I said it with a stronger heart, for when he praised me thus and when I heard his voice thrill with his belief that what he said was true, I aspired to be more worthy of it. It was not too late for that. Although I closed this unforeseen page in my life to–night, I could be worthier of it all through my life. And it was a comfort to me, and an impulse to me, and I felt a dignity rise up within me that was derived from him when I thought so.

He broke the silence.

“I should poorly show the trust that I have in the dear one who will evermore be as dear to me as now”—and the deep earnestness with which he said it at once strengthened me and made me weep—“if, after her assurance that she is not free to think of my love, I urged it. Dear Esther, let me only tell you that the fond idea of you which I took abroad was exalted to the heavens when I came home. I have always hoped, in the first hour when I seemed to stand in any ray of good fortune, to tell you this. I have always feared that I should tell it you in vain. My hopes and fears are both fulfilled to–night. I distress you. I have said enough.”

Something seemed to pass into my place that was like the angel he thought me, and I felt so sorrowful for the loss he had sustained! I wished to help him in his trouble, as I had wished to do when he showed that first commiseration for me.

“Dear Mr. Woodcourt,” said I, “before we part to–night, something is left for me to say. I never could say it as I wish—I never shall—but—”

I had to think again of being more deserving of his love and his affliction before I could go on.

“—I am deeply sensible of your generosity, and I shall treasure its remembrance to my dying hour. I know full well how changed I am, I know you are not unacquainted with my history, and I know what a noble love that is which is so faithful. What you have said to me could have affected me so much from no other lips, for there are none that could give it such a value to me. It shall not be lost. It shall make me better.”

He covered his eyes with his hand and turned away his head. How could I ever be worthy of those tears? …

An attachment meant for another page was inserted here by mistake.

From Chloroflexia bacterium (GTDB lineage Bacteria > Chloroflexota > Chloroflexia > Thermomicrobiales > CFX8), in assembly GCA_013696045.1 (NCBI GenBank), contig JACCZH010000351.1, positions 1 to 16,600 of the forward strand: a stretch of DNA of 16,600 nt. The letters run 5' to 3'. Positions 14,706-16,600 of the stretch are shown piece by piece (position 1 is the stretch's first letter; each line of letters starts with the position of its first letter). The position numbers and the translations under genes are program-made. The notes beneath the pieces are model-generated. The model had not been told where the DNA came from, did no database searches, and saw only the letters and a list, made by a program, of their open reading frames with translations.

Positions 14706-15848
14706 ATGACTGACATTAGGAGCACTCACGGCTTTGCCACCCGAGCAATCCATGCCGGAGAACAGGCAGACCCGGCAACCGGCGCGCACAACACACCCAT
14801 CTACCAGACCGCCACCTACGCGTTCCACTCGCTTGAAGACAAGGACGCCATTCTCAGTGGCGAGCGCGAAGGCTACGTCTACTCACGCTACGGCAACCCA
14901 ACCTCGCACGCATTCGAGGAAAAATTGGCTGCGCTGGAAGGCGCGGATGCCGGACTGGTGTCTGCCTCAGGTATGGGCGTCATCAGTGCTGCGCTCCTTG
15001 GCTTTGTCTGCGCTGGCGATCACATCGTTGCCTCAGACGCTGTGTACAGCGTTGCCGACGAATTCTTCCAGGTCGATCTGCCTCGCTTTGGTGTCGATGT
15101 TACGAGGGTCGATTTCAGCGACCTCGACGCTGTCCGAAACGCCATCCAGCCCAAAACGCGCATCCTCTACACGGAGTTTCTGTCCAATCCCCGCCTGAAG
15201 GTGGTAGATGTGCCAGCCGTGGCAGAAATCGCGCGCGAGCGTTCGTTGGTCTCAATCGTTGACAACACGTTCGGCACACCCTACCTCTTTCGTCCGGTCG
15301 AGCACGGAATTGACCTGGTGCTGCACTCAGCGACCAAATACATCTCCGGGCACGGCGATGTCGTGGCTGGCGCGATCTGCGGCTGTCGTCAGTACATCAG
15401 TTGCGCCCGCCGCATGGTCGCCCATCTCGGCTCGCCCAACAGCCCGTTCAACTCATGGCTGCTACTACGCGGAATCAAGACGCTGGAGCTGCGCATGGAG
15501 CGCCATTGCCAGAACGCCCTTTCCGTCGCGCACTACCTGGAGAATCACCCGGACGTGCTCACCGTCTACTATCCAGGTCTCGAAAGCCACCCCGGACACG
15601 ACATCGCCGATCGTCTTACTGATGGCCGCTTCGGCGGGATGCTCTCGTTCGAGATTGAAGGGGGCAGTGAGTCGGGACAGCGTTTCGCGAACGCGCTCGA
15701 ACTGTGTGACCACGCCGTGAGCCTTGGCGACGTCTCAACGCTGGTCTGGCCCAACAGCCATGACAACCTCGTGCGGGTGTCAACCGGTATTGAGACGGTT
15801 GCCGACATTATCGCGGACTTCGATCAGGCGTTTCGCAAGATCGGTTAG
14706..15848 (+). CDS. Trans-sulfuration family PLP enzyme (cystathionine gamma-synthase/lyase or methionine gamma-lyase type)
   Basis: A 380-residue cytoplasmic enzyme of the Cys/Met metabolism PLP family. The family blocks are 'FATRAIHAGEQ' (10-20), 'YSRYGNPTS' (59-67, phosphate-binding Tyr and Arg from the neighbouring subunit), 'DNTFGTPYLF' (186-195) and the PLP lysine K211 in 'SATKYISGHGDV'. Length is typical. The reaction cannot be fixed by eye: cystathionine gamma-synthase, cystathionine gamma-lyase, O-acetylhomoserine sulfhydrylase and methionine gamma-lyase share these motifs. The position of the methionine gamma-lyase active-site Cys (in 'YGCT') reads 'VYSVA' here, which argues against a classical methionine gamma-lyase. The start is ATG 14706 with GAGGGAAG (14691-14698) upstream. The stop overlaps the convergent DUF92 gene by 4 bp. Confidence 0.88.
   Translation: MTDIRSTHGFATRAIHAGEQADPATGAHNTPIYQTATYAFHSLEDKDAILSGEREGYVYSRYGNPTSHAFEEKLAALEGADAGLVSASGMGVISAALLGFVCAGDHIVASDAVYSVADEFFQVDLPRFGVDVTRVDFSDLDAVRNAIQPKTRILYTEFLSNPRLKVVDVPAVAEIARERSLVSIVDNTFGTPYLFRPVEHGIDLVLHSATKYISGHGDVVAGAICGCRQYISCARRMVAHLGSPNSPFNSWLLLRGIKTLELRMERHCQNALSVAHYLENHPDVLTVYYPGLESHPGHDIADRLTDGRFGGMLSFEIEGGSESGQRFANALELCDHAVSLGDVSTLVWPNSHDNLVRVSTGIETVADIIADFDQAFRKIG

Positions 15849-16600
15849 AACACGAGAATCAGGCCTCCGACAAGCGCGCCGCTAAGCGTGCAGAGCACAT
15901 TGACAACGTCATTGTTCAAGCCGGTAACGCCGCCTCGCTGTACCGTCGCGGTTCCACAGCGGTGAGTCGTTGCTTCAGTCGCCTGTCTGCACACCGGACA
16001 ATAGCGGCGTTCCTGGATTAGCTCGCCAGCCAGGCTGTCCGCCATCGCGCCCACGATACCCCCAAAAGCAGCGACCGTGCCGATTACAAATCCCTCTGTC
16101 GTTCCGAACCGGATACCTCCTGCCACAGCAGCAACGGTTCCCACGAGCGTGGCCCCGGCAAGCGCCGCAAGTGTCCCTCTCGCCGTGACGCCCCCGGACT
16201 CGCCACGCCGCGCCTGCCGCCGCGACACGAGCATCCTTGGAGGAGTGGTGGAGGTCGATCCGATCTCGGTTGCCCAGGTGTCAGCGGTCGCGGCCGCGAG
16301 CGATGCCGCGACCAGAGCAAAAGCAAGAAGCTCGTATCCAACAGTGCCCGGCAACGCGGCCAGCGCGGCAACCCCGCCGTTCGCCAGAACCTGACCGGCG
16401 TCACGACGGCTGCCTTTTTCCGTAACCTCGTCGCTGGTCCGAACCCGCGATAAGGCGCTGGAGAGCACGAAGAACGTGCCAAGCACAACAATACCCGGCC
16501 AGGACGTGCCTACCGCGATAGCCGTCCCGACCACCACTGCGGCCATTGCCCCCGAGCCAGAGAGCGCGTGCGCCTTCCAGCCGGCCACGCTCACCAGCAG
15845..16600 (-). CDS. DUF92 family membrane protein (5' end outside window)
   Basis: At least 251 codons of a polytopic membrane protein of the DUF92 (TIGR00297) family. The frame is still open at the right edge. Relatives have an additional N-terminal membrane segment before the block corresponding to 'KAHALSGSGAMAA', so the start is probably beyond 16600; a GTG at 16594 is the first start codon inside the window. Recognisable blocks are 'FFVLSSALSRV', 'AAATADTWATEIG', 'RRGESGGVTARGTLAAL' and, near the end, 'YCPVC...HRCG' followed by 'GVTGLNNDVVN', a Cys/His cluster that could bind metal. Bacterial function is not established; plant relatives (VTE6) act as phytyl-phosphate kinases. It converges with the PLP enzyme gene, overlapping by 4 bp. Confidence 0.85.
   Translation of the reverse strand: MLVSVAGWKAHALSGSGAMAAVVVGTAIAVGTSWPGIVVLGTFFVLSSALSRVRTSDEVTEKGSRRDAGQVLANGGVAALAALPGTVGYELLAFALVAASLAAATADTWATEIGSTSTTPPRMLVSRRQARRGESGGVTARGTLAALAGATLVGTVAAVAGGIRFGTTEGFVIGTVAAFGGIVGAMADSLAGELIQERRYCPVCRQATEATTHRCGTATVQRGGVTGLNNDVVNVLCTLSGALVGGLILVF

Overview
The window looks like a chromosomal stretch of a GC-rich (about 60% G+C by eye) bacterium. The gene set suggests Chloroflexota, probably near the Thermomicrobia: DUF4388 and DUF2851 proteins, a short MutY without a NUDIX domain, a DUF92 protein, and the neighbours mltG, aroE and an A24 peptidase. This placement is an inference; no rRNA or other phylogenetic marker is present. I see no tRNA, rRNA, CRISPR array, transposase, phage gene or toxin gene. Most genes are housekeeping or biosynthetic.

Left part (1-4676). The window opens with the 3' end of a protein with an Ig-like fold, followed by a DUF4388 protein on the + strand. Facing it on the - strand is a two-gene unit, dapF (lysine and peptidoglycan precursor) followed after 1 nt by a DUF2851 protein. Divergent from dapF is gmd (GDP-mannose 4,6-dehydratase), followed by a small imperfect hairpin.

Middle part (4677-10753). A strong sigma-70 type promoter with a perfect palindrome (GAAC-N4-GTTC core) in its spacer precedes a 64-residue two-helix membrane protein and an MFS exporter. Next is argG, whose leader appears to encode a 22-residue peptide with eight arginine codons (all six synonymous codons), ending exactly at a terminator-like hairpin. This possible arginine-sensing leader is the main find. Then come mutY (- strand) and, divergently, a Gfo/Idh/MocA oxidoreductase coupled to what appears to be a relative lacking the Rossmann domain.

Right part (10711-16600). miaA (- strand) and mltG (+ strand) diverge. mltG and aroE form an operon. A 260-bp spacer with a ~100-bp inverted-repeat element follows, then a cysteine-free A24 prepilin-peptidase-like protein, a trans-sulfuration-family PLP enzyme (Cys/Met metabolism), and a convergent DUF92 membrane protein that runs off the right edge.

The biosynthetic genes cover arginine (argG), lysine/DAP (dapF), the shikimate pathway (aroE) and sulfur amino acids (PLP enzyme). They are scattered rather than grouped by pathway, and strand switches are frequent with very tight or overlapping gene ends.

He left me, and I stood at the dark window watching the street. His love, in all its constancy and generosity, had come so suddenly upon me that he had not left me a minute when my fortitude gave way again and the street was blotted out by my rushing tears.

But they were not tears of regret and sorrow. No. He had called me the beloved of his life and had said I would be evermore as dear to him as I was then, and I felt as if my heart would not hold the triumph of having heard those words. My first wild thought had died away. It was not too late to hear them, for it was not too late to be animated by them to be good, true, grateful, and contented. How easy my path, how much easier than his!10

Note to the tender-hearted reader: this thread of the novel, at least, does have a happy ending: (I, II). I confess to having utilized the SparkNotes for help in tracking down the appropriate sections of the text.

  1. Wikipedia contributors, “Smallpox,” Wikipedia, The Free Encyclopedia, http://en.wikipedia.org/w/index.php?title=Smallpox&oldid=351976669 (accessed March 25, 2010). []
  2. תפארת ישראל, אבות פרק ג’ בועז אות א []
  3. שו”ת ישועות מלכו, אה”ע סימן מ”ו – קשר []
  4. פירוש רד”ק על התורה (פרעסבורג: התר”ב), בראשית (ויצא) כט:טז-יח – קשר []
  5. פירושי רלב”ג על התורה (מוסד הרב קוק – ירושלים: תשנ”ב), בראשית (ויצא [אולם נדפס ‘תולדות’ בראש הדף בטעות]) ביאור הפרשה לא:טז-יח, עמוד קפ”ג []
  6. שם, תועליות, עמוד קצ”ד []
  7. ספר מהרי”ל – מנהגים (מכון ירושלים: תשמ”ט), ליקוטים, אות פ”ג, עמוד תרל”ב []
  8. Charles Dickens, Bleak House, Chapter 35 – link. []
  9. Ibid. Chapter 36 – link. []
  10. Ibid. Chapter 61 – link. []